Figure 22Rusty in charcoal

Figure 22
Rusty in charcoal

Figure 23Rusty in charcoal

Figure 23
Rusty in charcoal

Figure 24Rusty in charcoal

Figure 24
Rusty in charcoal

A book that I found very helpful during this exercise was Draw and Sketch Animals, sketch with confidence in 6 steps or less by David Boys, North Light Books.

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This entry was posted in Part 2 Observation in nature, Project 6 Drawing animals. Bookmark the permalink.

4 Responses to Exercise Grabbing the chance

  1. Jane (OCA) says:

    I am very impressed, Christine, and I agree with the little girl. The other people were probably just jealous as they couldn’t draw at all…..!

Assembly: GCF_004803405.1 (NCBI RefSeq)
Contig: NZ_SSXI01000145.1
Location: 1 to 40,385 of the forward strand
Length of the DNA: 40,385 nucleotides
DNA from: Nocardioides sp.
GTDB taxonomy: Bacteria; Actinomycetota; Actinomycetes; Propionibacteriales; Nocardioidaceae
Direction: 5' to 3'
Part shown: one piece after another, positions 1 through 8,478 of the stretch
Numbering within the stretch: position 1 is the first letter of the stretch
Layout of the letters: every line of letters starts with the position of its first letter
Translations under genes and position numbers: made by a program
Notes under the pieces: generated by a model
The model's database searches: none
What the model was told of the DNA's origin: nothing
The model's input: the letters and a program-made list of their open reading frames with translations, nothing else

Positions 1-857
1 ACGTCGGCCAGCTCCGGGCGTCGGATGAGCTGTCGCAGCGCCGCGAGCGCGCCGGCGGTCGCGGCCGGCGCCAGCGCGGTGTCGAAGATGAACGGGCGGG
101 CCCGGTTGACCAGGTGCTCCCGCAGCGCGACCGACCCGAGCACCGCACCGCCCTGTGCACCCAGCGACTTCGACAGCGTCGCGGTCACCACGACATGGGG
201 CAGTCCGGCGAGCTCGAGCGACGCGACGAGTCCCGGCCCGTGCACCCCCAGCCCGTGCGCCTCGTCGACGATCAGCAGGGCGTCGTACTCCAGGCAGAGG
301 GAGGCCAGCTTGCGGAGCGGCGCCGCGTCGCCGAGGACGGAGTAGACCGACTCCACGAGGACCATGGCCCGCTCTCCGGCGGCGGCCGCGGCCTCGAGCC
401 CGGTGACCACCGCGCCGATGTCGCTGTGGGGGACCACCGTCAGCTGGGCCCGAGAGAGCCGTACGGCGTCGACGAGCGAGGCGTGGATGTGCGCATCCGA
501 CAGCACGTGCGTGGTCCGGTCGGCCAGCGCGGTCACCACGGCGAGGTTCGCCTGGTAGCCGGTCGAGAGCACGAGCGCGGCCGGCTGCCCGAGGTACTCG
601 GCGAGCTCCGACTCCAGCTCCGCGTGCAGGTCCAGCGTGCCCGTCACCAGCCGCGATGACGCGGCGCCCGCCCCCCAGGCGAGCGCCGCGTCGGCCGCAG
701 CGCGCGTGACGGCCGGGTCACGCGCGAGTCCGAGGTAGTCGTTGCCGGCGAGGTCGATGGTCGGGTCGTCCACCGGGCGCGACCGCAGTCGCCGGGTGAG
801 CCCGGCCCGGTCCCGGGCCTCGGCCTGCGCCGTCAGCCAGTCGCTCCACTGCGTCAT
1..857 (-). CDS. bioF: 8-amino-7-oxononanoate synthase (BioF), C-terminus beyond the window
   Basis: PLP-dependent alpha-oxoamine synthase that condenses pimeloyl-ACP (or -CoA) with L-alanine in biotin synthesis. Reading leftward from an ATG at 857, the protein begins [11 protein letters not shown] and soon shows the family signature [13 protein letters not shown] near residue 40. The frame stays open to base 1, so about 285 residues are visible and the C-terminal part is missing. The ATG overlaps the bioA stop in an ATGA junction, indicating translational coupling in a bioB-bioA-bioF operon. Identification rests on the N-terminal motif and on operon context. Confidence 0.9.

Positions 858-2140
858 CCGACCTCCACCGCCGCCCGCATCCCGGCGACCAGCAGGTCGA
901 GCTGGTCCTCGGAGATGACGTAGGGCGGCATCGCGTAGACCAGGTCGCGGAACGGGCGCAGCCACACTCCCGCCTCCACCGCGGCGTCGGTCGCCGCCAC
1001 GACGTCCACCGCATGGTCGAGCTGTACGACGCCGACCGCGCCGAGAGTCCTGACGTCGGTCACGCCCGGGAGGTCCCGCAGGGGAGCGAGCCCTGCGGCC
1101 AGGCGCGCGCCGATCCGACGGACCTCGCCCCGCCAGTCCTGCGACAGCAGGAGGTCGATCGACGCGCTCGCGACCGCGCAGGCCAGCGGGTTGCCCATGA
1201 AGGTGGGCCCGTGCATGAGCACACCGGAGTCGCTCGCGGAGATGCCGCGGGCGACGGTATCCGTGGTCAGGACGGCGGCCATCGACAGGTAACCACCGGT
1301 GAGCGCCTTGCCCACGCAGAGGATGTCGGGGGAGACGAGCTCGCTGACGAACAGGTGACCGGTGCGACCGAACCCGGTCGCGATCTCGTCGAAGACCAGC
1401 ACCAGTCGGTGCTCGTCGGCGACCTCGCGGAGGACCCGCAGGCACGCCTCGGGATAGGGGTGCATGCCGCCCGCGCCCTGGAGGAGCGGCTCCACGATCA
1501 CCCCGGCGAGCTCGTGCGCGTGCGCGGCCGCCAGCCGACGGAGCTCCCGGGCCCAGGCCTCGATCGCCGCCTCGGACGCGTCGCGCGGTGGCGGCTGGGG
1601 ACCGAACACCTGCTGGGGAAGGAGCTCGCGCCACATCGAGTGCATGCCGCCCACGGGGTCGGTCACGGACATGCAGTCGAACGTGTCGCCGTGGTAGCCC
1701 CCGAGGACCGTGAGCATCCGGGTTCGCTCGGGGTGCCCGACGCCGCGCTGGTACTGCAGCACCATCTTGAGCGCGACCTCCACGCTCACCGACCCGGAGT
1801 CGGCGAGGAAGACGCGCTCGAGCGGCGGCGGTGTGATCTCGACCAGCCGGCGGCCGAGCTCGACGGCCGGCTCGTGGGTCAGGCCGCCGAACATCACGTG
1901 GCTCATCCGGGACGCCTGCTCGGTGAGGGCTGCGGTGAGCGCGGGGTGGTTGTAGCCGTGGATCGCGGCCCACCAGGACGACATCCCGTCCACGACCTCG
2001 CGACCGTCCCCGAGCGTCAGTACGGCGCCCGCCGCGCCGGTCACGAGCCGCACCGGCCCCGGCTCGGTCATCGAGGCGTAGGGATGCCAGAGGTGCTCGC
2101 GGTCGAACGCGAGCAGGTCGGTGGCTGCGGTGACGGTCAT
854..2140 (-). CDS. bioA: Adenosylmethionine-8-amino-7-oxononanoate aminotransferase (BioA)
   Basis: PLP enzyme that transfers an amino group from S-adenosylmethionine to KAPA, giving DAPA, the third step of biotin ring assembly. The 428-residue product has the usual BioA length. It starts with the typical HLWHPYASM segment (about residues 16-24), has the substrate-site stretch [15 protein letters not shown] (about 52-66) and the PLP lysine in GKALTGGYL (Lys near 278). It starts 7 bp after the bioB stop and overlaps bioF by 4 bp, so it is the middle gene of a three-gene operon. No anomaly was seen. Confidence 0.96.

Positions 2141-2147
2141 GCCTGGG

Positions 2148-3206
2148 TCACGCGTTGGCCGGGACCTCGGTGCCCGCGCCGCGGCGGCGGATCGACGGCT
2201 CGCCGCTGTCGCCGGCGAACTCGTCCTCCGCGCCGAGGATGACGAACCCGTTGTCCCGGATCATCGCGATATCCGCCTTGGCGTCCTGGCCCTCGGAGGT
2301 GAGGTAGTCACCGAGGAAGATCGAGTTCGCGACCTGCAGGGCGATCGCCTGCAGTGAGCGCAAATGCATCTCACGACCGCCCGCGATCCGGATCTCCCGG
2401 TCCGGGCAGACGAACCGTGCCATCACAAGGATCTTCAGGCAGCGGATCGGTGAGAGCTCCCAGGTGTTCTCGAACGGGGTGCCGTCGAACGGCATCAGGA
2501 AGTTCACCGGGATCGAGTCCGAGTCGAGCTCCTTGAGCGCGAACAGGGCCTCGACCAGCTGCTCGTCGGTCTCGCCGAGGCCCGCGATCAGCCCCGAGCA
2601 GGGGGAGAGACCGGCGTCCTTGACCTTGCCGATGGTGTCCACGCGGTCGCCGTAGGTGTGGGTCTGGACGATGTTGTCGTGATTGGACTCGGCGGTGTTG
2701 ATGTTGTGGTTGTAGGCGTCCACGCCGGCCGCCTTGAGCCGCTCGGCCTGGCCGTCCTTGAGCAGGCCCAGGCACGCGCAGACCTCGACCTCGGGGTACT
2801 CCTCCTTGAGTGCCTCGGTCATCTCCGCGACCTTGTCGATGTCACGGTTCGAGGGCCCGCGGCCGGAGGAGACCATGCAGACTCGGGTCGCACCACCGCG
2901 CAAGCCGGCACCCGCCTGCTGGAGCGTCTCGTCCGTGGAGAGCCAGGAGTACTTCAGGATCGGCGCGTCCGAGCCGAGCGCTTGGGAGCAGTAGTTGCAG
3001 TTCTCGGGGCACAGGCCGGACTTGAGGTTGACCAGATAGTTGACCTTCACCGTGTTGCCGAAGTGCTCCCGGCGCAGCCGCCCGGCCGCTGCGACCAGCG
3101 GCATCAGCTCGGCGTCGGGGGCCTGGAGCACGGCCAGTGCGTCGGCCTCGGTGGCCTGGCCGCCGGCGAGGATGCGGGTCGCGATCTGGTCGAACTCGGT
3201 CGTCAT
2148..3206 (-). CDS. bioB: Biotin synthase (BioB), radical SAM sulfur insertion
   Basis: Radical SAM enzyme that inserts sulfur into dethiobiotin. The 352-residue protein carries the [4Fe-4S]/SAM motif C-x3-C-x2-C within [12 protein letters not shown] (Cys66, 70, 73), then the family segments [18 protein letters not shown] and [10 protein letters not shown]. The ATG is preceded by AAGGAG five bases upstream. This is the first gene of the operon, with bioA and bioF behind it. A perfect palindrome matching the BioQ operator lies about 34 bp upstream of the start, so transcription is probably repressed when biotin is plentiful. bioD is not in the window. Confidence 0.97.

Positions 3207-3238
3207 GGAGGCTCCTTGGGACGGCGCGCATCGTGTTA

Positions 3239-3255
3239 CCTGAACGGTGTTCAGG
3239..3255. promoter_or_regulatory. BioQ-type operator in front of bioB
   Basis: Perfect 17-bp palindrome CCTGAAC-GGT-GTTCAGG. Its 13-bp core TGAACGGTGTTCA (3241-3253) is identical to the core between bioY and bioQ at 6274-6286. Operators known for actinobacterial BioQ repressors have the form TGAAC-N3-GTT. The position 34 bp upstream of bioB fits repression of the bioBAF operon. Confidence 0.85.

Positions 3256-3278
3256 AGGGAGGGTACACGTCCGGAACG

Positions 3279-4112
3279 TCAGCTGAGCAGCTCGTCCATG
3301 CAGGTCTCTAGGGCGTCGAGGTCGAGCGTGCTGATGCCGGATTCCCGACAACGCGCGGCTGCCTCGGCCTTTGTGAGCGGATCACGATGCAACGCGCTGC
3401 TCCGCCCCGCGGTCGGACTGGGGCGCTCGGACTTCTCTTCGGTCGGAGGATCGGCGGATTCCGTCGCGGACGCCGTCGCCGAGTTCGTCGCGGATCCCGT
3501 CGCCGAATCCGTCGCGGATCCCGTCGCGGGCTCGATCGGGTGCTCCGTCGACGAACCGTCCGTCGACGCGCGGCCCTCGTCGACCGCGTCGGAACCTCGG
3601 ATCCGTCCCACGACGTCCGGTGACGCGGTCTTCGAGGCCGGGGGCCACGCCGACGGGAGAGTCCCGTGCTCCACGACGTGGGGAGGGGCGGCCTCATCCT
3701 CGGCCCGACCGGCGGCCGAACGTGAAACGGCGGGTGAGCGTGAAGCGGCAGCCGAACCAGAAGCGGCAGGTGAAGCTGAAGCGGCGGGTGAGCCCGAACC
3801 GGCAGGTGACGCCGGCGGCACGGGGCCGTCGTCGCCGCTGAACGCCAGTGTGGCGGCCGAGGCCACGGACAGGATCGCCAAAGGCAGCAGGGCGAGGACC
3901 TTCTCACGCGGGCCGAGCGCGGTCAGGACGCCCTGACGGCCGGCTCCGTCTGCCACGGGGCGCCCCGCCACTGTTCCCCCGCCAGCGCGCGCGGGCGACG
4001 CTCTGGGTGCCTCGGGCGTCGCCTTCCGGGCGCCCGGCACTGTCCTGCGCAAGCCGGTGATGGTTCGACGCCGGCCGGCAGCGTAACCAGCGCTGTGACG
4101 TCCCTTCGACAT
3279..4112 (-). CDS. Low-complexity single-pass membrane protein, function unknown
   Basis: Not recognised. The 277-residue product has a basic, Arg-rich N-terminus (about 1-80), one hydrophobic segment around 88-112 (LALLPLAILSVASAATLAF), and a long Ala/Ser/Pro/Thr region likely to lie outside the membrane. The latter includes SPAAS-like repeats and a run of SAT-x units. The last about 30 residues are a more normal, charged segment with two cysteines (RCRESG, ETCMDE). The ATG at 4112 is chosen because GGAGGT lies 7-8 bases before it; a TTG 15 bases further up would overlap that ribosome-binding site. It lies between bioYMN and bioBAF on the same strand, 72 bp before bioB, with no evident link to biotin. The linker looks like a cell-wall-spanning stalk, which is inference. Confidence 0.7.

• christedder says:

      Hello Jane, thank you for your comment, that is very kind. I must admit though that I reckon that day they probably would have done a better job than I was managing. It was good fun attempting these though. Thanks again, Chris

  2. Mags Phelan says:

    Chris, I think you’re incredibly hard on yourself – you’ve produced some really good drawings here. What a huge amount of work you’ve put in to this.